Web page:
Evaluation of liposomes, crystalline drugs, and insoluble drugs that function as long-acting delivery systems is particularly difficult. 8 9 10 11 12 Such drug delivery systems are placed into the vitreous cavity in the patients’ eyes, and the delivery of therapeutic drug to the tissue of interest can occur in several ways. First, there is a dissolution of equilibrium, at which point the drug is released from its solid form; or, if it is entrapped in a liposome, there is a rate at which the drug crosses the lipid membrane of the liposome (which may or may not be a linear function of time, potentially resulting in complex pharmacokinetics). 13 Both processes result in free, solubilized drug in an aqueous environment, which would then be subjected to the forces that act on such a soluble drug. These include several exit pathways from the vitreous cavity including the anterior chamber angle, the uveoscleral pathway, and the path across the retina along with the vitreous water, which is pumped by the RPE into the choriocapillaris. In addition to this soluble mechanism, small particles of solid drugs come into contact with the retina and other intraocular cells, which, once they reach a certain size, may be engulfed by the cells. In areas of exposed RPE, this may be an important source of uptake.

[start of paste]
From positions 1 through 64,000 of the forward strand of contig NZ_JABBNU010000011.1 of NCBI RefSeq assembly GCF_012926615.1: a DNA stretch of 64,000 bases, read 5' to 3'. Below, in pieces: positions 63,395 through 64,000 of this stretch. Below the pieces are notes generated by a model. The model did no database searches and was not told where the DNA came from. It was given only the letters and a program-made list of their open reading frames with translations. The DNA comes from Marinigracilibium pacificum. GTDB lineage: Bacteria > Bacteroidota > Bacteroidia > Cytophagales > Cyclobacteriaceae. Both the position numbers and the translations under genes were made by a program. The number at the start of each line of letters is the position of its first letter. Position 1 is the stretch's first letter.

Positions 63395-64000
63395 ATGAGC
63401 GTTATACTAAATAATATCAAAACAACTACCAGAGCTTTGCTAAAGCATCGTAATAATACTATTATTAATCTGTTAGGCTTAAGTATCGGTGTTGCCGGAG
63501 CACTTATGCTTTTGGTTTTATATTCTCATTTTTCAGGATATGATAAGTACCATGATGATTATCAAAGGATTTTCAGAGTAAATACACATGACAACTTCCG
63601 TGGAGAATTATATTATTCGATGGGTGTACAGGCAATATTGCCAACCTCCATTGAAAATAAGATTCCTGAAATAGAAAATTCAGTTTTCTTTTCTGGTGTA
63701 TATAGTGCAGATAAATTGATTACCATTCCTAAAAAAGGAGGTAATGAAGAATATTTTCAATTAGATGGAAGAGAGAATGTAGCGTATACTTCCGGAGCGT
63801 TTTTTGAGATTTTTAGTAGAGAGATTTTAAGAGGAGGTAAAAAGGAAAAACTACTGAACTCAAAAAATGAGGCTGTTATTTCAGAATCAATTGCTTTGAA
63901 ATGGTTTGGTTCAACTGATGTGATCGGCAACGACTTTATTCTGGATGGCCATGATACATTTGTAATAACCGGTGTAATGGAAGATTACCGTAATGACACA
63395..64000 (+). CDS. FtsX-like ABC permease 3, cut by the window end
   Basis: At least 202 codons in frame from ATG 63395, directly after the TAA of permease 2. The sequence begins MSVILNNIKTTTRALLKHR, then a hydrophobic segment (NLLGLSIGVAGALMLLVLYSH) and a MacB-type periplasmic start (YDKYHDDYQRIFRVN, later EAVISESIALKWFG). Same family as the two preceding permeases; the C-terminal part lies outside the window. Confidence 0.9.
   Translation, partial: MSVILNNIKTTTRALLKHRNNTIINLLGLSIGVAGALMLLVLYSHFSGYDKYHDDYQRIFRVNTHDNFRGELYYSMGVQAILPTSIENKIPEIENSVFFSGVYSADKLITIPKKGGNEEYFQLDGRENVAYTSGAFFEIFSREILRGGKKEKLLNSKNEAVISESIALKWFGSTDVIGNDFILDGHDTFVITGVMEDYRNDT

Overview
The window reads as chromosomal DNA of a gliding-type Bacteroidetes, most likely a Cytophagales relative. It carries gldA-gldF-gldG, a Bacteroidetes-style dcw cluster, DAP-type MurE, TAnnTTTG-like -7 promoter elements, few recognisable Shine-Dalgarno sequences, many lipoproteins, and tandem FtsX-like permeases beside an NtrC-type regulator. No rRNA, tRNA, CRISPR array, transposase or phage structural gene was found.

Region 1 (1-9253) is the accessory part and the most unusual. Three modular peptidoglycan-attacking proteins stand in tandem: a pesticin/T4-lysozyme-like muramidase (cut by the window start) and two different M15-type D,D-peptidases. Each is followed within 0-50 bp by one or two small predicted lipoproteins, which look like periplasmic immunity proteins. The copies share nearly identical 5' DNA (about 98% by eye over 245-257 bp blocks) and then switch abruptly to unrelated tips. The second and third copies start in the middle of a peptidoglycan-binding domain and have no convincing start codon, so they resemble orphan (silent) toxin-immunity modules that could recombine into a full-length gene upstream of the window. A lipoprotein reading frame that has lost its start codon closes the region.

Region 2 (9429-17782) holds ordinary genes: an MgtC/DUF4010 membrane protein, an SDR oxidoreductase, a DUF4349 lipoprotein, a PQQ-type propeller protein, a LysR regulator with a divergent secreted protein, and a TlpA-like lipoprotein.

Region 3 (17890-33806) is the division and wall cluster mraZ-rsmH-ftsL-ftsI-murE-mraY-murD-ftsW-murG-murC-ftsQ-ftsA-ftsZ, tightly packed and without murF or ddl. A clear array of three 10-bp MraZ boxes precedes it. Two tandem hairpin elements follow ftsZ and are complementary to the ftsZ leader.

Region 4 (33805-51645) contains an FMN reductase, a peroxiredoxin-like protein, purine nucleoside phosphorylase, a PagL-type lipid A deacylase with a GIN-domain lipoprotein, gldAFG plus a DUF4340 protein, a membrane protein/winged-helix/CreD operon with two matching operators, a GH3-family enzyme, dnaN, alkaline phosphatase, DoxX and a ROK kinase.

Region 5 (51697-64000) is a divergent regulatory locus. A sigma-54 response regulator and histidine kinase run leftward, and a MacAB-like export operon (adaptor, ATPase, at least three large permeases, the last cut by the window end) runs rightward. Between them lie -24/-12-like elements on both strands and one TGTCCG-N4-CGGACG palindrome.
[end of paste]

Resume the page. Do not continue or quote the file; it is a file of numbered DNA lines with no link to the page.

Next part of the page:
Free-drug molecules interact with cells in several different ways, depending on the chemical composition of the compound, including receptor-mediated signaling effects such as the opening of ion channels or the initiation of intracellular second-messenger signaling cascades; receptor- or transporter-mediated endocytosis; and, in the case of lipophilic compounds (e.g., steroids), diffusion across the cell membrane bilayer.